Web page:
Schenectady is home to quite a number of “firsts.” The latest exhibit to open at the Museum of Innovation and Science pays homage to some of them.
“WGY: Radio’s Laboratory Celebrates Its Centennial” delves into the history of the long-running radio station, which started in Schenectady in 1922. It was the first station to host broadcast drama and was ahead of its time in terms of creating sound effects.
Through an impressive collection of more than 50 photographs, along with a few recordings and period radio devices, the exhibit gives viewers a glimpse into what the early years at the station were like.
There were visits from the likes of Amelia Earhart, who visited the station on March 23, 1929, to deliver a speech and read letters to Admiral Richard Byrd’s Antarctic expedition. A sizable photograph of her next to a WGY microphone is featured in the exhibit; the famed aviator, wearing a velvet coat, gives the camera a small smile as she looks up from a paper she’s just been reading from.
Next to that photograph is a portrait of the illusionist Harry Houdini. Pictured sitting at the mic with furrowed brow, Houdini visited the station on Oct. 14, 1926, just weeks before he died, to promote a show at Schenectady’s Van Curler Opera House.
Franklin Roosevelt is also pictured in a photo dated from 1932 when he was governor of New York, delivering one of his fireside chats; the microphones he’s speaking into declaring “NBC” and “WGY.”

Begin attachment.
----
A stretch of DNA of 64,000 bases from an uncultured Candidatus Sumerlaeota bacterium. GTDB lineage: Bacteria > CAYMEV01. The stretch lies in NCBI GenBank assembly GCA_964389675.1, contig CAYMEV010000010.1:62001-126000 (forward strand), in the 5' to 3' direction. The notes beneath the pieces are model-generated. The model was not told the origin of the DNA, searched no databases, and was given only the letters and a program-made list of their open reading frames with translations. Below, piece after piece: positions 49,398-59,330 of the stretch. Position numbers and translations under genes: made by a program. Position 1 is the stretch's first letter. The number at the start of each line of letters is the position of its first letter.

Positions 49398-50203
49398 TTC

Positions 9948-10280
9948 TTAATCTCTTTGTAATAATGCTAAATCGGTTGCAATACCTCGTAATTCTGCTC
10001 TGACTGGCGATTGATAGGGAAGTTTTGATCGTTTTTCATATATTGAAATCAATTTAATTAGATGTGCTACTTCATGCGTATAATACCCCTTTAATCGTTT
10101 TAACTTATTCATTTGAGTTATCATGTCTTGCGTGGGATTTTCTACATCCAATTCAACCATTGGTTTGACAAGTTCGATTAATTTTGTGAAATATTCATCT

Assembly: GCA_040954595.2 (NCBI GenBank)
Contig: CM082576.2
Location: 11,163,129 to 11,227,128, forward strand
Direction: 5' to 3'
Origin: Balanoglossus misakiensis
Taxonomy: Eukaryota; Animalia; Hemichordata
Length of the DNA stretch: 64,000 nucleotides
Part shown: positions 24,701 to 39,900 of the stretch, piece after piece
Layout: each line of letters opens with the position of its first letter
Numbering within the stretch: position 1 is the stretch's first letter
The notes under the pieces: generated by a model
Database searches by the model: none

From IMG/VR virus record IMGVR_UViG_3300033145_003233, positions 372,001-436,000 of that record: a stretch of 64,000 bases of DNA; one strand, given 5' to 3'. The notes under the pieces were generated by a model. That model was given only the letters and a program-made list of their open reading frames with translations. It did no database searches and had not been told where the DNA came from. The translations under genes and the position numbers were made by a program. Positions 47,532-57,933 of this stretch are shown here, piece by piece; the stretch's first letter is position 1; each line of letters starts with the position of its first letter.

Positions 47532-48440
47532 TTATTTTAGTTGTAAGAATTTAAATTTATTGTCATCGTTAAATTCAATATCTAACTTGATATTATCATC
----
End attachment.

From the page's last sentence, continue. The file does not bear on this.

Elsewhere, the exhibit shows the development of sound effects and radio dramas.
The latter started in August of 1922 with “The Wolf.” According to the exhibit, the production was so convincing that a policeman in Pittsfield, Massachusetts mistook a fight scene in the show for a real fight and entered a home to break it up.
The WGY Players, who performed the productions, were led by Edward H. Smith, and in the first year alone they performed 40 plays, including a mix of comedy, drama and adventure.
In the earliest years, each actor was responsible for creating their own sound effects for their character. They used everything from pots and pans to drums and barrels to create suspenseful sounds. Later on, sound effects specialists, known as Foley artists, were responsible for the performing sounds.
Another “first” featured in the exhibit is seen in a portrait of Skip, the WGY dog who started the first international dog and cat fight in 1934 when he started barking at a cat in Australia during a short-wave broadcast. The tiny dog Skip is pictured panting before a WGY mic.
The station also brought in a wide range of musicians, including Otto Gray and His Oklahoma Cowboys, which was the first nationally famous western music band. The original members worked as cowboys before forming the band. The group performed at WGY on July 16, 1930.
In one photo in the exhibit, the band is shown posing around a piano with cowboy hats and a large dog.
The exhibit also includes photos of the Southern Jubilee Quartet performing at the station in 1933 and Woody Guthrie performing a decade later.
During World War II, WGY also helped to deliver news of what was happening overseas and local announcers also covered what was happening at home. Longtime WGY announcer Howard Tupper is shown in one photo from the 1940s, interviewing a family on a tank during a war bond parade in Schenectady.
Visitors can also listen to some of the early broadcasts and see what the studio’s 1938 home on Erie Boulevard looked like.
“WGY: Radio’s Laboratory Celebrates Its Centennial” will be up through May 8. For more information visit misci.org.